Over the last few years, we have seen an evolution in application topologies.
For example, when AppDynamics first started monitoring applications 10 years ago, a business application was relatively self-contained, with the corresponding tiers and nodes representing the majority of the application’s business logic. As time passed, we saw more distribution of functionality, where an application’s tiers and nodes were more likely to be a subsystem of something larger. To help correlate the business transactions through these various subsystems, AppDynamics introduced cross-application correlation. However, application topologies continued to evolve and today, they’re even more distributed, with multiple teams working on multiple applications. As a result, the responsibility for monitoring an application is distributed as well.
Our Winter ‘17 release addresses the challenge of managing these distributed applications with what we call Cross-Controller Federation.
Customers can now get complete correlated visibility and quick drill-down into the line of code, irrespective of where the application components and controllers are deployed, because controllers can participate in a federation. Federation establishes a platform of trust — allowing application logic to be divided however best for the teams who need to manage it, including in different AppDynamics Controllers — and yet continue to fully correlate business transactions across these applications and Controllers.
With Cross-Controller Federation, our customers can achieve limitless scalability and flexibility to deploy application components across multiple public and private clouds. What’s more, applications managed by AppDynamics can now solve for the following scenarios:
– Large organizations that have deployed multiple Controllers to accommodate various business applications.
– Organizations that have different Controllers based on geographical location.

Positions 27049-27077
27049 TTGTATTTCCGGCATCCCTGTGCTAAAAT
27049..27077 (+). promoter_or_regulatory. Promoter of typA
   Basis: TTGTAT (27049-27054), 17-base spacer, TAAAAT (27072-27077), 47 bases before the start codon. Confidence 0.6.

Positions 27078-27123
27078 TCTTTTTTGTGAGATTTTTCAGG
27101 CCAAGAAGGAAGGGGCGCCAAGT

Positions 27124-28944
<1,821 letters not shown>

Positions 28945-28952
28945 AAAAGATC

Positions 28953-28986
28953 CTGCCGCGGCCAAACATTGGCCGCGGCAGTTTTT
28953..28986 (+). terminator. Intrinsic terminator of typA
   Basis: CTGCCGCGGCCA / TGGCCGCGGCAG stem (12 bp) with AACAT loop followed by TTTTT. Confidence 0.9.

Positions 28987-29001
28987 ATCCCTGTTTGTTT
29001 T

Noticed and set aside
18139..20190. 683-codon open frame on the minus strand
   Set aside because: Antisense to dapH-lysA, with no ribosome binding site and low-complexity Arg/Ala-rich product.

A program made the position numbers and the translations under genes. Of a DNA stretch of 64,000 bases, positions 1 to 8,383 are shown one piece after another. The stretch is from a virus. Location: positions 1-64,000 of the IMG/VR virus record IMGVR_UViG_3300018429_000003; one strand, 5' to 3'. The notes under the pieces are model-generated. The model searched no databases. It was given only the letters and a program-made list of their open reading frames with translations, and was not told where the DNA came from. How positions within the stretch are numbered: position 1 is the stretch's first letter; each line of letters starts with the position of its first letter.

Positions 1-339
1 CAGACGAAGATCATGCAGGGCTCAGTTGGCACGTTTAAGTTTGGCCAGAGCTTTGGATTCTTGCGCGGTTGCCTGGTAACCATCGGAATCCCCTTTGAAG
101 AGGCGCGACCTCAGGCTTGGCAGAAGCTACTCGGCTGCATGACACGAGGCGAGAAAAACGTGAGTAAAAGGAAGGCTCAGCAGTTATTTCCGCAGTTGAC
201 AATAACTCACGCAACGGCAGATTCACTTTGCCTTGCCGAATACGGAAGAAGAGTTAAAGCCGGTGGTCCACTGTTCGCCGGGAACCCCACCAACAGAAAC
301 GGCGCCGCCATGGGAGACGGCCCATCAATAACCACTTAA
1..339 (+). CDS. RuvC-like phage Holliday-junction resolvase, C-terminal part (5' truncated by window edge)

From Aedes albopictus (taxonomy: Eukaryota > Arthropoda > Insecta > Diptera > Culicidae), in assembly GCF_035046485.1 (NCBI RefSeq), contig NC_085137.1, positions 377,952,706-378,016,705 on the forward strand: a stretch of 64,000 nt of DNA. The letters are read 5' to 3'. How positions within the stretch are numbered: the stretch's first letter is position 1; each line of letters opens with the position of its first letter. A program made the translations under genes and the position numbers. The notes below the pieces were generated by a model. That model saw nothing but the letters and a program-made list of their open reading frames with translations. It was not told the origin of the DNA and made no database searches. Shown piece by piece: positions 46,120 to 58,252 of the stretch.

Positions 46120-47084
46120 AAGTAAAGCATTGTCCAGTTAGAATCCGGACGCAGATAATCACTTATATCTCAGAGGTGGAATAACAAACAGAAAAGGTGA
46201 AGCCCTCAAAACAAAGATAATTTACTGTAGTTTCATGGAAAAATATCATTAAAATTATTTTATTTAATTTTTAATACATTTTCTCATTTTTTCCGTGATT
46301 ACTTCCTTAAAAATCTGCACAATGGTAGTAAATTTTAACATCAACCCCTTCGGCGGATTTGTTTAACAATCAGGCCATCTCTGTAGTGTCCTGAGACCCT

– Organizations that are typically isolated from one another. For example, a client and vendor who have separate Controller accounts, but business applications and services that affect each other.
The core building block of a federation setup is as simple as establishing a relationship between two accounts, referred to as federated friends. Once a friendship has been established between two Controllers, all inter-account business transaction correlations will be made visible from one Controller to the other.
The diagram below illustrates Cross-Controller Federation flow between the application(s) in “Account A” and “Account B” on different controllers.
The two applications in “Account A” participate in a standard cross-application flow, while the interactions between “Account A” and “Account B” are made possible by the new Cross-Controller Federation feature.
How Does Cross-Controller Federation Compare to Cross-Application Flow?
To help visualize this, let’s look at an example of cross-application correlation. We have two applications (named App_Upstream and App_Downstream) registered under the same account. Each application has two tiers, with a single node on each tier. In this example, each upstream tier makes an HTTP call to a specific downstream tier.
Here’s what cross-application dashboards would like for both App_Upstream and App_Downstream.
|App_Upstream – Two upstream tiers are shown making cross-application exit calls to App_Downstream.||App_Downstream – Two downstream tiers are shown receiving incoming cross-application calls from App_Upstream.|
Now, let’s reset our thoughts and imagine that these two applications are registered under different accounts. Without a federation, these two applications will know nothing about one another. The respective application dashboards would look like this:
App_Upstream – Two upstream tiers are shown making HTTP exit calls to unresolved backend – without any correlation details.
App_Downstream – Two downstream tiers show some traffic but have no idea where requests are coming from.
Federation – With Mutual Friendship
Now with a federation – i.e. establishing mutual friendship between the two accounts, both App_Upstream and App_Downstream will become visible to one another, with each having the ability to see federated cross-application correlation.
In order to view a federated application dashboard, users must double-click an external application node and log-in to the other Controller (Note: if single sign-on (SSO) is configured, the user can bypass the additional login).
App_Upstream – shows exit calls made to App_Downstream registered under account: customer2
App_Downstream – shows incoming HTTP calls from App_Upstream registered under account: customer1
As application teams start using microservices architecture, the scalability requirements have exploded, necessitating APM scale. With Cross-Controller Federation, AppDynamics is taking unified monitoring to the next level.